Grapevine

Dutch’s Spirits Recall New York’s Rum-Running Past

The spirit of Dutch Schultz is alive and well and living in the Hamptons. No, we’re not saying that rum-running is back. What we are saying is that, in a growing number of local bars and liquor stores, you can go in and ask for Dutch’s Spirits—in the form of Dutch’s New York Sugar Wash Moonshine—and get a taste of what Dutch was all about.

This moonshine is a clear, clean-tasting libation, a lot like a light rum, but the history behind this booze is anything but straightforward.

The story starts with the figure of Dutch Schultz himself, a legendary character in the annals of New York crime. Born Arthur Flegenheimer in the Bronx in 1901, he adopted the mobster moniker “Dutch,” which was a common nickname for a German-American, and appropriated the name “Schultz” from the name of the trucking company he worked for. Sent to Blackwell’s Island for burglary at the age of 18, Dutch proved to be such a troublemaker that he was shipped out to the prison farm in Westhampton, which is where he may have become aware of the criminal potentials of Long Island’s East End. Paroled in 1920, he went back into the trucking business and was soon deeply involved in rum-running, especially on Long Island where members of his gang were notorious for hijacking other rumrunners’ shipments.

Prohibition proved lucrative for Dutch, as he became involved in all aspects of the illegal distribution of alcohol—owning and operating speakeasies, owning trucks for transporting beer and liquor, and preventing rival mobsters from invading his territory. Eventually, he even got involved in production, reportedly investing in a massive, illicit distillery in the wilds of Dutchess County. In the spring of 1932, rotating teams of workers labored to build this facility in underground bunkers on a rustic turkey farm in Pine Plains, NY, and soon were busy turning sugar into hard alcohol—moonshine. Bottled up and ready to ship, this was the forerunner of today’s Dutch’s Spirits.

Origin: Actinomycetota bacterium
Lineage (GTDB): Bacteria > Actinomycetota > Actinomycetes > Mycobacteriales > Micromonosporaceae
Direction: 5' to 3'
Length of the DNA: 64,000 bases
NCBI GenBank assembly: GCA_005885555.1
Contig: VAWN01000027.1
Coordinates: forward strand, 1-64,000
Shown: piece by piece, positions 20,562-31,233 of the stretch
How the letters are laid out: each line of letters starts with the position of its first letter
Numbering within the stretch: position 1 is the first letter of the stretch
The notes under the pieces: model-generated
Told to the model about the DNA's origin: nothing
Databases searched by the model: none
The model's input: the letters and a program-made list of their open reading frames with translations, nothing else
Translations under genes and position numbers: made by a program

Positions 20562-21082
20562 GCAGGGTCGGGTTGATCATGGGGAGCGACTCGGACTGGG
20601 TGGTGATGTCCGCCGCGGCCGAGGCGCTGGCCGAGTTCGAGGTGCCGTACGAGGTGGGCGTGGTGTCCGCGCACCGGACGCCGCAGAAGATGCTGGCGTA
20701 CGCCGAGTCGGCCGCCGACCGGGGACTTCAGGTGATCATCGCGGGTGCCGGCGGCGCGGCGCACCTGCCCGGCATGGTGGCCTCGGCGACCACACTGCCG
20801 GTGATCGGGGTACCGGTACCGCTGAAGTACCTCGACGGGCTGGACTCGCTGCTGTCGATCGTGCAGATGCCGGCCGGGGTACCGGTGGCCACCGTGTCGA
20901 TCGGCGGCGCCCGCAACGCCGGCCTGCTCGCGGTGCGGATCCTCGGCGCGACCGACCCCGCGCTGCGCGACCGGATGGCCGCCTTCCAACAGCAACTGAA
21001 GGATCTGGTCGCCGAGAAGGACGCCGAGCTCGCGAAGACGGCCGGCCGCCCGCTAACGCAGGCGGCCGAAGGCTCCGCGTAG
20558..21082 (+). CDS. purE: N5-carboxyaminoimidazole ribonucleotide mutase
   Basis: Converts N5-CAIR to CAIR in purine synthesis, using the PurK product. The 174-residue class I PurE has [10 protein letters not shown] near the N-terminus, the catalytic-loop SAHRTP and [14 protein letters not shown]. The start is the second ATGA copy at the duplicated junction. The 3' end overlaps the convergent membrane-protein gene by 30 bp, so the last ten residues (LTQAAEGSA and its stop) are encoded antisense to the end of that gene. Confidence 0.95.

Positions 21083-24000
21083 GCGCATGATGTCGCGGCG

That original moonshine didn’t stay on the market for long, though. Unfortunately for Dutch, and despite the rural seclusion and the extreme efforts to disguise the operation, federal authorities moved in in a high profile raid in the autumn of 1932. Perhaps the feds were made suspicious by the sheer volume of sugar being delivered to what was supposedly a turkey farm. At any rate, the whole operation was shut down, and tons of equipment was destroyed. Dutch Schultz was taken out in a mob hit in 1935, and the underground bunkers were left to molder and decay for close to 80 years.

Fast-forward to 2008, when the sequence of events began which has brought the old bunkers back into production. In 2008, New York passed a farm distilling law, which has greatly reduced the regulatory burden and expense of running a small farm-based distillery in the state. In July of 2011, the site of the old distillery was mapped for inclusion on New York’s Archeological Inventory and was also deemed eligible for inclusion in New York’s Registry of Historic Places. Now you can visit this amazing place and explore the tunnel system and marvel at the sheer audacity of those long-gone gangsters.

Then there’s the booze. A new still has gone into production on the site—completely licensed and legal this time!—with plans to produce “grain to bottle” spirits, made with grains harvested on-site and on other New York State farms. Dutch’s Spirits New York Sugar Wash Moonshine is just the first offering to go into production, along with Dutch’s Spirits American Era Cocktail Bitters, a trio of cocktail bitters that connoisseurs consider to be first class.

Locally, Dutch’s Spirits can be found at several restaurants and stores, including Water Street Wines and Spirits in Sag Harbor, Almond in Bridgehampton, Town Line BBQ in Sagaponack, and at Amagansett Wine and Spirits. It may be as close to rum-running as you’re going to get.

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